Crypto Technical Analysis: Complete Beginners Guide to TA
What's the real deal with Technical Analysis? Can you really use it to make trading returns on a consistent basis?
Indeed, this is an ago old question which long predates cryptocurrency trading. Some traders will swear by it while others view it as nothing more than financial tarot card reading.
As with most things related to trading, the answer to this question usually comes down to the individual trader and the assets being traded. It is not just whether it is used but how it is used.
In this post, we will take a deeper look into technical analysis theory and whether it can effectively be used in your cryptocurrency portfolio.
But first, let's start with some basics...
What is Technical Analysis?
Technical analysis is quite broadly defined as the practice using past price information on a particular asset in order to make forecasts as to the future direction of said asset.
Unlike fundamental analysis that analyses the underlying asset itself, technical analysis is merely concerned with the price levels, trends and volume. It is a theoretical expansion of the notion of behavioral economics.
They believe that price trends tend to repeat themselves due to the collective behavior of these investors. Technicians base their analysis on crowd psychology and the patterned behavior of the investors.
Given that technical analysis is purely concerned with price data, it can be used to map the price of any asset over any period of time. Hence, they have been used in broad range of asset classes with analysis stretching from years to mere hours.
While this is the textbook definition of what technical analysis is, many technicians know that it should not be looked at as an exact science. They view it as a strategy that can inform their trading and increase their chances of long-term success.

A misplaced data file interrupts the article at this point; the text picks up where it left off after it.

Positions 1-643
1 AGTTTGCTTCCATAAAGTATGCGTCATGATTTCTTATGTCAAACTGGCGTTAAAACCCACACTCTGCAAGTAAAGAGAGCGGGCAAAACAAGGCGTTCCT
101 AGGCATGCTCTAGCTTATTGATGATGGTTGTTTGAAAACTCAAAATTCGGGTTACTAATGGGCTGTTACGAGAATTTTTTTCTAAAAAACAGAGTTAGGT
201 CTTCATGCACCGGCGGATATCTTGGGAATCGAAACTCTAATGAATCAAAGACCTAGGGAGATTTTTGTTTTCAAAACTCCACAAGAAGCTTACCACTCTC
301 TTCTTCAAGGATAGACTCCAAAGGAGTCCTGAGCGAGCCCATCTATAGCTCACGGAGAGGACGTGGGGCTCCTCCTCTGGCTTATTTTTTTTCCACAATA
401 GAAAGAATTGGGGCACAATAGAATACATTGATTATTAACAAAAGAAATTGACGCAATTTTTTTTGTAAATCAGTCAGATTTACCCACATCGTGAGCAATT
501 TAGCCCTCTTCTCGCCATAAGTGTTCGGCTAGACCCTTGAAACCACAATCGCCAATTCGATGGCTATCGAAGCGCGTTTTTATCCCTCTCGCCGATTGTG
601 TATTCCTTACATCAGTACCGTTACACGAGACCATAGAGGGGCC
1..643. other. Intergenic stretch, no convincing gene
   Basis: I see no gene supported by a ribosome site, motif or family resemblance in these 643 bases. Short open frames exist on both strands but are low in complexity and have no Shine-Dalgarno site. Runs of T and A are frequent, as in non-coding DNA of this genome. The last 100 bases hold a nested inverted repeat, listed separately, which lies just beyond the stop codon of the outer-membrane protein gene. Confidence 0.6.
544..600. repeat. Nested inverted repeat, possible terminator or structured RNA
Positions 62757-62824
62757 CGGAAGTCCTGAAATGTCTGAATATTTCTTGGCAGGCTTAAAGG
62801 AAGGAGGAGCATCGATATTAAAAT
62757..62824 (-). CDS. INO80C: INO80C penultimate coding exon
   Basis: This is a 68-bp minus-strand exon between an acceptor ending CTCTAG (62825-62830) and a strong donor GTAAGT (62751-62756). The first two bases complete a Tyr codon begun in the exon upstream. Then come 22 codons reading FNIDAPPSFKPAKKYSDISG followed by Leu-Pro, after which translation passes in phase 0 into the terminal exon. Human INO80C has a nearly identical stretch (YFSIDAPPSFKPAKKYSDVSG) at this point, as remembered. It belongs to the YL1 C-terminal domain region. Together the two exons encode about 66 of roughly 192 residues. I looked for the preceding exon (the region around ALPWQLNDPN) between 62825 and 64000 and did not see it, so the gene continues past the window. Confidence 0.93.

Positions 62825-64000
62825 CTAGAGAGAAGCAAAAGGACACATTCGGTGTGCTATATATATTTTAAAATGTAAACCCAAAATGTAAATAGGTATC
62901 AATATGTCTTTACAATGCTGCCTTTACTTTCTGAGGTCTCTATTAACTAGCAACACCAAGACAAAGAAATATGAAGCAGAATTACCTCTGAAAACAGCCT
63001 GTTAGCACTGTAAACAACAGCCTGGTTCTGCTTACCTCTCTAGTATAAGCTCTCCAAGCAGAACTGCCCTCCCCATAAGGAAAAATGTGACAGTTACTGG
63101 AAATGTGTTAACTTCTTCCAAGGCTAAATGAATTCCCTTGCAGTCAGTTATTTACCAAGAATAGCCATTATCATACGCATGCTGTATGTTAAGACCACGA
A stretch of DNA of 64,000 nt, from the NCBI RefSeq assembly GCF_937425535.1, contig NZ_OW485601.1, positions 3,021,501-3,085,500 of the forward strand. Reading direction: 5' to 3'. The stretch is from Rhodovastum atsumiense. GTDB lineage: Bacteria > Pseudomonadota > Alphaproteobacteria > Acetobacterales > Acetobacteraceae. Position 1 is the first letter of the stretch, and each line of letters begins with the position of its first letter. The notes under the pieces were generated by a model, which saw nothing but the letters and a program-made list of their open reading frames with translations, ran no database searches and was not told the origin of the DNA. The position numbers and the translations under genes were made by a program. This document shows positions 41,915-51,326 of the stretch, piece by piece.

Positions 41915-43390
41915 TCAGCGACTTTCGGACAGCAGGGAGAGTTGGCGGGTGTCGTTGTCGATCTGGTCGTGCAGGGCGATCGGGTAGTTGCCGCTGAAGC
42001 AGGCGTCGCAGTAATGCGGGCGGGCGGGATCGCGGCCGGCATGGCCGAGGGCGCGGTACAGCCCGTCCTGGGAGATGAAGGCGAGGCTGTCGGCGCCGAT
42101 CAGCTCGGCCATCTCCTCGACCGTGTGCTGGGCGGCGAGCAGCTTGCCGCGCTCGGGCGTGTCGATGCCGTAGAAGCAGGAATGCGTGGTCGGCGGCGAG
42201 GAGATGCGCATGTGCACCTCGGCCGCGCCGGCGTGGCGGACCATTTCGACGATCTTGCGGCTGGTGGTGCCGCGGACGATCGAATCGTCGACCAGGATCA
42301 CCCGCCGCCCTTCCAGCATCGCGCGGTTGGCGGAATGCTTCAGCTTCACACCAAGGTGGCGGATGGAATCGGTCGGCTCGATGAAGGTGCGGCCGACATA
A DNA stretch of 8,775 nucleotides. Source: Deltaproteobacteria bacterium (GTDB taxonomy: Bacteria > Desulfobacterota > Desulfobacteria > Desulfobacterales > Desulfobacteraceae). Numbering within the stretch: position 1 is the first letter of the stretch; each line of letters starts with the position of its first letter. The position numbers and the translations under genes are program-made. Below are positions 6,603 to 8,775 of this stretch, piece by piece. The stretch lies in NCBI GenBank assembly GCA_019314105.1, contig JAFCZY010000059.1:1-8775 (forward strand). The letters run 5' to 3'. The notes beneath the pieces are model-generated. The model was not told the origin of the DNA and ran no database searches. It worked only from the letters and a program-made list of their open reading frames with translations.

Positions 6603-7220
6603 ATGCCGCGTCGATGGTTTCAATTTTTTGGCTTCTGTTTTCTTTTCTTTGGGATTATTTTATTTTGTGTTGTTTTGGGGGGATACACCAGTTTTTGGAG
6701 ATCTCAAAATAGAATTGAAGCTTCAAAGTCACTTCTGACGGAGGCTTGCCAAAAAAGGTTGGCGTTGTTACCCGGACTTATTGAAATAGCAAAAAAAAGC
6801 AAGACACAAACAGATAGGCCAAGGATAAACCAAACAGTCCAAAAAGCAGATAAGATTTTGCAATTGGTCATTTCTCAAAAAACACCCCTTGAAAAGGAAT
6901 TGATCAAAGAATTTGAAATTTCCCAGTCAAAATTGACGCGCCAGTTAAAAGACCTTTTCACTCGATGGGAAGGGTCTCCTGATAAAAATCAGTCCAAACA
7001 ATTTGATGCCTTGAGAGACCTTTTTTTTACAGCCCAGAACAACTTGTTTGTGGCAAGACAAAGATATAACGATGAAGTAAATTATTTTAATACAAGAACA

Now that you have a reasonable idea of what technical analysis is, let's take a look at the other side of the argument.
Arguments Against Technical Analysis
One of the most quoted arguments against the significance of technical analysis is that of the Efficient Market Hypothesis (EMH). This basically asserts that asset prices fully reflect all available information and that price movements follow what is called a "Random Walk".
In other words, the asset price will reflect all available information in the market and is correctly priced. If there are movements in one way or the other, these will be related to pure chance and cannot be modeled or predicted.
Of course, the EMH is itself quite a dogmatic theory that is often also used to dismiss other forms of investing such as fundamental analysis. In its strictest form, the EMH asserts that the most optimal investing strategy is to "buy and hold" the market as any other form of active management cannot yield excess returns in the long run.
While most people will avoid this rigid approach when countering technical analysis, these are some of the other arguments that are made:
- Subjective Pattern Interpretation: When the technician is trying to identify charts and patterns in the price of an asset, it is possible for them to "see" a pattern when it is really subjective. In other words, it is possible that one technical analyst will identify a head and shoulders pattern when others are not likely to see it. So the effectiveness of a trading strategy based on subjective interpretation is hard to assess.
- Data Mining Bias: This is when a technical analyst will select one indicator over the other given that this indicator confirms their view of where the market is going. Even if that indicator is contradicted by a whole host of other technical indicators.
- Stronger Competition: Even if there are cases when past price information informs future prices, technicians have some pretty stiff competition from the likes of quantitative hedge funds and high frequency trading firms. These firms use complicated AI algorithmic trading strategies that are able to read order flow and movements much more quickly than the average technical analyst can.
Indeed, some of the most notable investors such as Warren Buffet do not view technical analysis too favorably. He famously once said:
I realized that technical analysis didn't work when I turned the chart upside down and didn't get a different answer
So, do these arguments have any basis in fact?
Countering the Critics
These arguments against technical analysis tend to miss the mark in a number of ways. This is because they assume that those who practice technical analysis view it as some sort of a divine text that cannot be questioned.
The vast majority of technicians use it as a basis to inform their opinion and manage risks. They do not operate in a silo without consideration of other factors that could drive the price of the asset.
Let's take a closer look at some of the above arguments and how they can easily be refuted:
Efficient Market Hypothesis: